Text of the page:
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The public perception that medical malpractice cases regularly result in large awards of money is an unrealistic one. Even if a plaintiff prevails at trial, there is no guarantee that any money will be forthcoming. A study from the Department of Justice, based on data from 43,000 cases, reveals that for seven states between 2000 and 2004 (Florida, Illinois, Maine, Massachusetts, Missouri, Nevada, and Texas), most medical malpractice cases that were decided for the plaintiff ended with no money going to the plaintiff.

For cases in which a plaintiff prevails and is awarded compensation, many states are now capping recovery at a maximum of $250,000. The amount an attorney can recover from that statutory maximum is now also restricted. In Florida, attorneys’ fees in such medical malpractice cases, unless agreed to otherwise, are limited to 30% of the first $250,000 (exclusive of reasonable and customary costs), and 10% of all damages in excess of $250,000 (exclusive of reasonable and customary costs). If an attorney seeks more than the statutory limit for fees, the attorney is regulated by the Rules Regulating the Florida Bar. The rules limit attorneys’ fees to 33 1/3% to 40% for any recovery up to $1 million; 30% for any recovery between $1 million and 2 million; or 20% of any portion of the recovery exceeding $2 million.

Average costs of preparing for a medical malpractice case can now average $50,000 to well over $100,000 and require years to prevail at trial. Plaintiffs are often left permanently disabled as a result of the incompetence or negligence of doctors and/or hospitals, and deserve to be adequately compensated for their suffering. By capping recovery in medical malpractice cases, states are not only affecting the compensation that plaintiffs receive, but also the opportunity for plaintiffs to get their day in court. Because preparation costs for medical malpractice cases are getting so high, bringing a case to trial presents a serious financial risk, as attorneys might not be able to recover their costs even with a monetary judgment. Statutory caps on medical malpractice verdicts for pain and suffering hurt those most deserving – mothers, children, and the elderly. Big wigs still get 100% compensation for the loss of earnings, so the corporate executive hurt by malpractice will still be compensated for all his lost earnings but the child and the mother won’t. Are children less worthy?


  1. Gravatar for jim

    Arent you arguing for a change in forum to arbitration? More money to the claimant, quicker process, lower costs, jury of peers. Why not? I read today in Florida that 3336 med mal claims were settled in 2008 for 700 million of which 189 million was costs and 511 million in indemnity.

    You should be clear that the cap is only for pain ans suffering, all other causes of action are not capped. Past and future economoic loss, past and futire medical costs- all w/o caps.

    Re limits is attorney fees- The best TT firms have their clients sign a waiver to get around the statute. This is a loophole predesigned prior to the 2003 Florida tort reform. Great cases always get referred to the best TT firms w/o much consideration given to the fees at endgame.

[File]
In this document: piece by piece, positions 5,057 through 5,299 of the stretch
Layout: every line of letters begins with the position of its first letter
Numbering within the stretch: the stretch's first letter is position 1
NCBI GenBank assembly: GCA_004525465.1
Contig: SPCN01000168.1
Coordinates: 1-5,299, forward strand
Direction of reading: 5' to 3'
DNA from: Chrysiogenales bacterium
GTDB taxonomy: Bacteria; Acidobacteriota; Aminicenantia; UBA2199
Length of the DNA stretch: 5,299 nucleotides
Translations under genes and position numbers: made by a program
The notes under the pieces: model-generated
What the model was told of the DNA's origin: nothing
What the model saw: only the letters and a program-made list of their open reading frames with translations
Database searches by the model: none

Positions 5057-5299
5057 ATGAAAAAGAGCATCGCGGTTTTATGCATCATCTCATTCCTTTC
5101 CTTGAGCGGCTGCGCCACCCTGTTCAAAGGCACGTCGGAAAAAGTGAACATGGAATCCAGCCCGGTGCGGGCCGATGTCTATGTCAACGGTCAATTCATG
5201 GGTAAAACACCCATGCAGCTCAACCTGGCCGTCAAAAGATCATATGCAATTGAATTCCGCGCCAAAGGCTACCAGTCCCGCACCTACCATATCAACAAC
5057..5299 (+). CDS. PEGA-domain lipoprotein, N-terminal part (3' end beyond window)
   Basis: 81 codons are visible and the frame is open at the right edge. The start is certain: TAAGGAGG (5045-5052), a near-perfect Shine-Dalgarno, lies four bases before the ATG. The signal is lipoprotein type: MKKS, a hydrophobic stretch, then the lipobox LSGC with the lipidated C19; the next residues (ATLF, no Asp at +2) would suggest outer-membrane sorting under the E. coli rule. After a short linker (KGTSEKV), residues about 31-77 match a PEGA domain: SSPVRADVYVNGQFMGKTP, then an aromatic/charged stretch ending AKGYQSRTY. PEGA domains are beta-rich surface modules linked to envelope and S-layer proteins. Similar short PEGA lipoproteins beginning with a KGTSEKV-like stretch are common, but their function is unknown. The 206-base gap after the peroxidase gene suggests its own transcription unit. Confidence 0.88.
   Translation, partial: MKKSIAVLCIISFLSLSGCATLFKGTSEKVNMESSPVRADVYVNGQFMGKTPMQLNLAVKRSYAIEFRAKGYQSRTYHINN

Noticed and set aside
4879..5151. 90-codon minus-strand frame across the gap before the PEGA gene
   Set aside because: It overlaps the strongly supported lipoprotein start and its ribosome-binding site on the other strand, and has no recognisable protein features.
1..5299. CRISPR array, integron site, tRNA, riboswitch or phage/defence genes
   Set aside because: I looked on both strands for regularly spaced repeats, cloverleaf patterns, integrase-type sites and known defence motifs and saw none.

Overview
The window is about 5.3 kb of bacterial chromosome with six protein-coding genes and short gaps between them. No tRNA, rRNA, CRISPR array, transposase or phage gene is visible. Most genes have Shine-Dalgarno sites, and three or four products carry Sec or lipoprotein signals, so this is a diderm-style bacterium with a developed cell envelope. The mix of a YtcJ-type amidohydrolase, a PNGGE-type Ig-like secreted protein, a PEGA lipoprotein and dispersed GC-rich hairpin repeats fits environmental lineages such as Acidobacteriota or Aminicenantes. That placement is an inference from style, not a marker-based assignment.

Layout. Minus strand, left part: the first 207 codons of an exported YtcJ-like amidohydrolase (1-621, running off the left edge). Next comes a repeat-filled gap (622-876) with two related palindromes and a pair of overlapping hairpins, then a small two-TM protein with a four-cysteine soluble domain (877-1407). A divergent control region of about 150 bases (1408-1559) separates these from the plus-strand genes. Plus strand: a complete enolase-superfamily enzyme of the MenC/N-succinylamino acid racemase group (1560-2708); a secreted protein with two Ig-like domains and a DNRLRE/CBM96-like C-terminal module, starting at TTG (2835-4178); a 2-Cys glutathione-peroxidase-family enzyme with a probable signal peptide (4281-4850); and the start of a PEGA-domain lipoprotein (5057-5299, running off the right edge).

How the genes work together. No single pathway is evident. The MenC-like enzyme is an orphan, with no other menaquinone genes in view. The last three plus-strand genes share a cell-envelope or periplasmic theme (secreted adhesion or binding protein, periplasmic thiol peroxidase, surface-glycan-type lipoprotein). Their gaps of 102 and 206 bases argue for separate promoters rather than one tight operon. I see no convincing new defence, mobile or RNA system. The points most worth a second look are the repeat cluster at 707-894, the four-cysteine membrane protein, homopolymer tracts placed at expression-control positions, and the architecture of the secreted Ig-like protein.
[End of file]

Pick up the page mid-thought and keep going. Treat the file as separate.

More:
jim vp medmal claims

  2. Gravatar for Ed Normand

    Jim, I am a little puzzled by your comment because it refers to arbitration and then says "jury of peers". Do you mean a jury of the health care provider’s peers or peers of the victim in an arbitration process? If it is a jury of the health care provider's peers that is the fox guarding the henhouse. I think that is part of the problem we have now in the Medical profession failing to police itself and failing to discipline health care providers that repeatedly harm others. We have surgeons in Orlando that have committed multiple wrong site surgeries and nothing happens. Then they repeatedly hurt patients and the malpractice rates rise for all. If they would get tough on bad doctors then there would be less malpractice. It is well known that most of the malpractice is caused by a small percentage of health care providers. By the way, the Florida Bar is very tough on bad lawyers. Many lawyers are disbarred or suspended each month and rightly so. Maybe that is part of the reason why there are fewer legal malpractice claims than medical malpractice claims.

  3. Gravatar for jim ohare

    Thanks for your comment Ed:

    A jury of peers is meant for the defendant isnt itand not the accuser?. Lets say you pick a doc, I pick a doc and they agree on the 3 doc. we each bring an expert for liability causation and damages. we each get 2 hrs to x examine.

    last year 700 mill spent on medmal, 190m of that expenses. 510 mil in indemnity, maybe 175 mil of that in atty fees and another 75 mil for your costs. So 440 mil of the 700 mil does not go to the injured. Not good and a problem.

    Do you think that it would be fair to have peers decide if the roux en y nissan fundoplication was done correctly, or have the guy flipping burgers to weigh the complexities?

    Bad docs have to go. At Physicians Ins co - we have defined a way to target the best risks. Turns out that 16% of the docs cause 83% of the claims.

    How about all docs need insurance to practice? regards Jim vp medmal claims

    The DOH is very tough on docs

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